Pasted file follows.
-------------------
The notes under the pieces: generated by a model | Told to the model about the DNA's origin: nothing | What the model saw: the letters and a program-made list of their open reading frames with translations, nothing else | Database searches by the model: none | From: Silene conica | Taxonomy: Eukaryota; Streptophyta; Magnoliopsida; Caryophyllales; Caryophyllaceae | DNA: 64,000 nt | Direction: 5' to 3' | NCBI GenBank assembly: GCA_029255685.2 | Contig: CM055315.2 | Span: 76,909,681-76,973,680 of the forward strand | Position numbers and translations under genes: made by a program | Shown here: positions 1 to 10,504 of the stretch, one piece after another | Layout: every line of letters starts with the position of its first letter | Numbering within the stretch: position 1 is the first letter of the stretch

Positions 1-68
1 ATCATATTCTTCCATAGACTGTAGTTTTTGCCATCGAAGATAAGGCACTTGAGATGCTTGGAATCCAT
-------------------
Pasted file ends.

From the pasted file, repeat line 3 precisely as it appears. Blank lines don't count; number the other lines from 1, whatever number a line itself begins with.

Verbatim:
1 ATCATATTCTTCCATAGACTGTAGTTTTTGCCATCGAAGATAAGGCACTTGAGATGCTTGGAATCCAT